Scottish Widows is being accused of threatening to shut down IFA agencies as the insurance giant seeks to address falling business levels.
A number of IFAs have contacted IFAonline to say the firm has either been warned by the insurer its agency will be closed, or had it shut down without notice.
Advisers are unable to place business with some life offices if no agency arrangement is in place, sparking concerns they are therefore unable to brand themselves 'whole of market'.
In one case, an IFA says Scottish Widows informed affected clients of its decision, but not him, prompting some to inquire whether he was closing down.
Advisers say the "petty" and "aggressive" tactics prove traditional life offices are beginning to creak under the pressure of the growing wrap space.
Traditional life offices have suffered the ignominy of posting poor results in the last few weeks as wrap platform providers were boasting of breaking into profit.
Life and pensions new business at Lloyds Banking Group, which incorporates Scottish Widows and Clerical Medical, fell 22% in Q1 this year compared with the first three months of 2008.
Scottish Widows says it regularly reviews its IFA agencies "as a matter of course", adding if it decides to shut one down "the adviser is fully aware of, and understands the reasons behind" its decision.
One IFA, who asked not to be named, says Scottish Widows wrote to 150 of his clients to inform them it was shutting down its agency.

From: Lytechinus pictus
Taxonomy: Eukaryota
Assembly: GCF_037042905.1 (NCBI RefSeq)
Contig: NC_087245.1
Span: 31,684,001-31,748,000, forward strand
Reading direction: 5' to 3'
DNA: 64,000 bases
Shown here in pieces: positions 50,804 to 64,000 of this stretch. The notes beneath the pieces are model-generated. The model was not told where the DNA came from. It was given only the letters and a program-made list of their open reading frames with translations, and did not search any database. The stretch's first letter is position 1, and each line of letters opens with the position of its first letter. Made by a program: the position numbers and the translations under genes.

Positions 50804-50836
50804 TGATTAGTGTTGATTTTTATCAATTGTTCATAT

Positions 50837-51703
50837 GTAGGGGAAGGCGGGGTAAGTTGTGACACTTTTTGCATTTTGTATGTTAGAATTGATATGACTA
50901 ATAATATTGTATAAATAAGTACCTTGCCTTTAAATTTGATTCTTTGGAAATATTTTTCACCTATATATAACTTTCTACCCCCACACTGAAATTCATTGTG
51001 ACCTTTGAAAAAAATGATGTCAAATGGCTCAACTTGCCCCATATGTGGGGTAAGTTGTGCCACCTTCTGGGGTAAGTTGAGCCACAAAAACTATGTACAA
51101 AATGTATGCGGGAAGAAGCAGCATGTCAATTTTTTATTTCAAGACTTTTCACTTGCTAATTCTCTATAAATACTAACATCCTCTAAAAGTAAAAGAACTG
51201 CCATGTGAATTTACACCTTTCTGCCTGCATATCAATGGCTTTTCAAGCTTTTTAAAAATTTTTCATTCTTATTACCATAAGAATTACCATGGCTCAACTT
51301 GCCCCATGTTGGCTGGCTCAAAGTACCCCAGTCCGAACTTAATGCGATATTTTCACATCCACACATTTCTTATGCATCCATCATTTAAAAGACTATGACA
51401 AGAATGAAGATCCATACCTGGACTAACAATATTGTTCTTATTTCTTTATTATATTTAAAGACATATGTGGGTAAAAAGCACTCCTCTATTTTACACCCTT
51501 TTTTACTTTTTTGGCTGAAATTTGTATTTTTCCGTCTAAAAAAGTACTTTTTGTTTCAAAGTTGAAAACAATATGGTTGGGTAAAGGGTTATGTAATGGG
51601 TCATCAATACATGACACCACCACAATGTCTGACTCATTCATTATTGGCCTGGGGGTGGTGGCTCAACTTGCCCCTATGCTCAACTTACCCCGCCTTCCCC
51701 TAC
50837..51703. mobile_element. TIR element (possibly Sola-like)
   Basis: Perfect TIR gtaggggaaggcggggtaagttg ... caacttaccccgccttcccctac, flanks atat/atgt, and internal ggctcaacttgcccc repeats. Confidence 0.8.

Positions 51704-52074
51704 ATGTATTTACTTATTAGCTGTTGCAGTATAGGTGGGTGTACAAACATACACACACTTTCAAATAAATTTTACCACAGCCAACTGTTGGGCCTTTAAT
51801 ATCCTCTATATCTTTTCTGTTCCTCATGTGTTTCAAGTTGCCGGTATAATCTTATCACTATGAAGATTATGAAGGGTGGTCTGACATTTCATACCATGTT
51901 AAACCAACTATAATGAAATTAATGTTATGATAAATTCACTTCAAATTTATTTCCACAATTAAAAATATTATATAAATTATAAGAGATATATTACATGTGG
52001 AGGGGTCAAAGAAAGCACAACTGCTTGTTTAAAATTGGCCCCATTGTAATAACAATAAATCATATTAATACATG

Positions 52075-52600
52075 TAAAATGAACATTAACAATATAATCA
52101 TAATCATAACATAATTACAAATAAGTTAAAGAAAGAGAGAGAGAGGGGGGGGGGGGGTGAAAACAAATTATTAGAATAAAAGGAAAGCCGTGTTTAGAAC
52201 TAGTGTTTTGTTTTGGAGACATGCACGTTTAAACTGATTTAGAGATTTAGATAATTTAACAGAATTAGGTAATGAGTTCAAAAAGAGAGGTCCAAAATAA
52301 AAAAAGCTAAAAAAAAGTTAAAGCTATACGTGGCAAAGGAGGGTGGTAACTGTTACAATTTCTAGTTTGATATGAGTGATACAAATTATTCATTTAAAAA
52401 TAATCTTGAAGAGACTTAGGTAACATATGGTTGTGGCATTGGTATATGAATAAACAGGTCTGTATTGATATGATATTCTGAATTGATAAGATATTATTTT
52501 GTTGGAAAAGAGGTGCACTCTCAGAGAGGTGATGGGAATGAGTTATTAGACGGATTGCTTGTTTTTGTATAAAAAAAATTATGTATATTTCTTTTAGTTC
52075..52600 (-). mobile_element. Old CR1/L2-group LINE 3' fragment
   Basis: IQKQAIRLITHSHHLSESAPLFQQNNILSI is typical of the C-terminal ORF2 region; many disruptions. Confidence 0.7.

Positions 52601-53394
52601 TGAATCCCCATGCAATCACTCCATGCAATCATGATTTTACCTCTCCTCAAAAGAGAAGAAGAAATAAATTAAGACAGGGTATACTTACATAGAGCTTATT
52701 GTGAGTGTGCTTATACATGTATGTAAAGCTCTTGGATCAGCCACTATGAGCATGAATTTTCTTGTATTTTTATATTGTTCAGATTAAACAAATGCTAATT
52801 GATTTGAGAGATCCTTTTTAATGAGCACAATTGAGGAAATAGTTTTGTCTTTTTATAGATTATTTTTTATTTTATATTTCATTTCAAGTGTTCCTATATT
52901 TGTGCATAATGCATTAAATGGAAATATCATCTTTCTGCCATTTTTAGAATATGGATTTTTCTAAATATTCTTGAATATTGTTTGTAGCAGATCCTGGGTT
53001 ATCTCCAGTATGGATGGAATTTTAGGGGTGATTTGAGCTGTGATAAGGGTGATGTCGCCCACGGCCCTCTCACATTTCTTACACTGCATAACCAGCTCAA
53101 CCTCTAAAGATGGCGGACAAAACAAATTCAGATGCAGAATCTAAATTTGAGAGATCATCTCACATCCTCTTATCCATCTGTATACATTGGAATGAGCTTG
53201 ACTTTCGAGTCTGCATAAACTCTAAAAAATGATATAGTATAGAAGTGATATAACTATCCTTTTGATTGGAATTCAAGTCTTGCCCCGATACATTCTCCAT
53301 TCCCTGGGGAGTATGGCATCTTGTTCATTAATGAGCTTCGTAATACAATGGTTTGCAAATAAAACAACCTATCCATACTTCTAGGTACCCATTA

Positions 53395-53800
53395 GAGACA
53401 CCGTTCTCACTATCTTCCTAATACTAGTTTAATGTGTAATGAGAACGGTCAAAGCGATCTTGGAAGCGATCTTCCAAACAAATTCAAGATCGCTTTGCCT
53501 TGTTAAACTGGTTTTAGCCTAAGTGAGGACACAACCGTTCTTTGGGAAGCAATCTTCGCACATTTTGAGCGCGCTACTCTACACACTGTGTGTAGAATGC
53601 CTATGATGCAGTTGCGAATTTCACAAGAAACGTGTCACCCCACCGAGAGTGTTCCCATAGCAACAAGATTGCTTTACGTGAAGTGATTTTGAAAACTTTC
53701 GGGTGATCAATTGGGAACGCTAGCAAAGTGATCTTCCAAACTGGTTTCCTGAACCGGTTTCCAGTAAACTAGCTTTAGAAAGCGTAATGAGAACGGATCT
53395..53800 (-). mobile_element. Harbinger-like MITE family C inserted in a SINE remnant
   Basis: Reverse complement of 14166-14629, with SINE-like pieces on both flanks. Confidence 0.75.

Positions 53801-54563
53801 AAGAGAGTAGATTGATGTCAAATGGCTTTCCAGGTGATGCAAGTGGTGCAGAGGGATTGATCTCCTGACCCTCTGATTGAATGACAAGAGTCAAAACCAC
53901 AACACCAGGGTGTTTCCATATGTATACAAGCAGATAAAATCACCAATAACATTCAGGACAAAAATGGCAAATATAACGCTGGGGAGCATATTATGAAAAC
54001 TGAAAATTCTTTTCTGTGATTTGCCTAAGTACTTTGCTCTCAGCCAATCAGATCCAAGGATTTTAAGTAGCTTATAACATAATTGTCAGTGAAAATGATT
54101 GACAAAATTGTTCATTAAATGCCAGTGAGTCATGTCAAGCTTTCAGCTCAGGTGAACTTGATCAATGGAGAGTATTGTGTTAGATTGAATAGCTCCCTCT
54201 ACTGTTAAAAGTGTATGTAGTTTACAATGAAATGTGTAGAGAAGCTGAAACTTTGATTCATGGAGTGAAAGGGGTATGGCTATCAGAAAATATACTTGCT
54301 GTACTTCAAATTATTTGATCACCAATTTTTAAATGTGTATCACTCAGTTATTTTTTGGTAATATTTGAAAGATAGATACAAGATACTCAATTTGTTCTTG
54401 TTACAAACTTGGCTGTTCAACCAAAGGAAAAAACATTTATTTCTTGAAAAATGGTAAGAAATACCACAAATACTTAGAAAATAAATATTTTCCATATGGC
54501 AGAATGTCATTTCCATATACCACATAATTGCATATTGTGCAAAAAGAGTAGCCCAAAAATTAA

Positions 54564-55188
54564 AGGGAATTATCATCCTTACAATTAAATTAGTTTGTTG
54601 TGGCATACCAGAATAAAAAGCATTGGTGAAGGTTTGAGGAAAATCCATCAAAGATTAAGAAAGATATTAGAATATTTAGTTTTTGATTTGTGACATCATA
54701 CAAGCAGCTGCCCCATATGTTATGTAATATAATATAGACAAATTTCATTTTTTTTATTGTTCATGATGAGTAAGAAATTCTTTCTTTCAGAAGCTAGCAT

"I couldn't believe Scottish Widows didn't write to me," he says. "It came as something of a shock.
"I was told it was because of a lack of new business and persistency. Some of my clients thought I had gone out of business. Afterwards I realised any IFA business could be killed stone dead by a provider deciding to end its agency agreement."
Another adviser, who again asked not to be identified, claims Scottish Widows threatened to shut his agency because he had "pulled millions" out of the insurer in recent years.
"It is a disgraceful situation," he says. "It has never happened to me before in 25 years as an adviser. How on earth can I call myself whole of market now?"
Carl Melvin, of Affluent Financial Planning, says threatening to shut agencies with advisers is a mistake.
"Watch this space in the next five years for massive downsizing in traditional life companies as they realise if you kick the dog enough times, he will eventually bite."
Criticism of Scottish Widows comes hot on the heels of weeks of bad news for insurers.
Life office giants, including Friends Provident, Aviva and Standard Life, posted poor results while The Hartford announced it was dropping out of the UK market altogether.
Elsewhere, Lloyds Banking Group said it was culling the Clerical Medical brand in favour of Scottish Widows.
But wraps fared better. Seven Investment Management (7IM) toasted being back in the black earlier this month while Cofunds broke into profit for the first time.
David Ferguson, Nucleus chief executive, says: "Traditional life companies have no future at all. In the end we will see pretty much all retail money transacted on a platform. These are traditional bullying tactics by life offices, trying to put arms up backs to generate some business."
A spokesperson for Scottish Widows says: "Like many other life and pension providers, we regularly review our IFA agencies as a matter of course. Our aim is to write sustainable business and look after the interests of our customers.
"Where an account is being reviewed it is done with direct consultation with the IFA over a period of several months, including face to face meetings along with regular, supportive correspondence. In the majority of cases this works very well. In the unusual event, where we have to end a relationship, the IFA concerned is fully aware and understand the reasons behind our decision."
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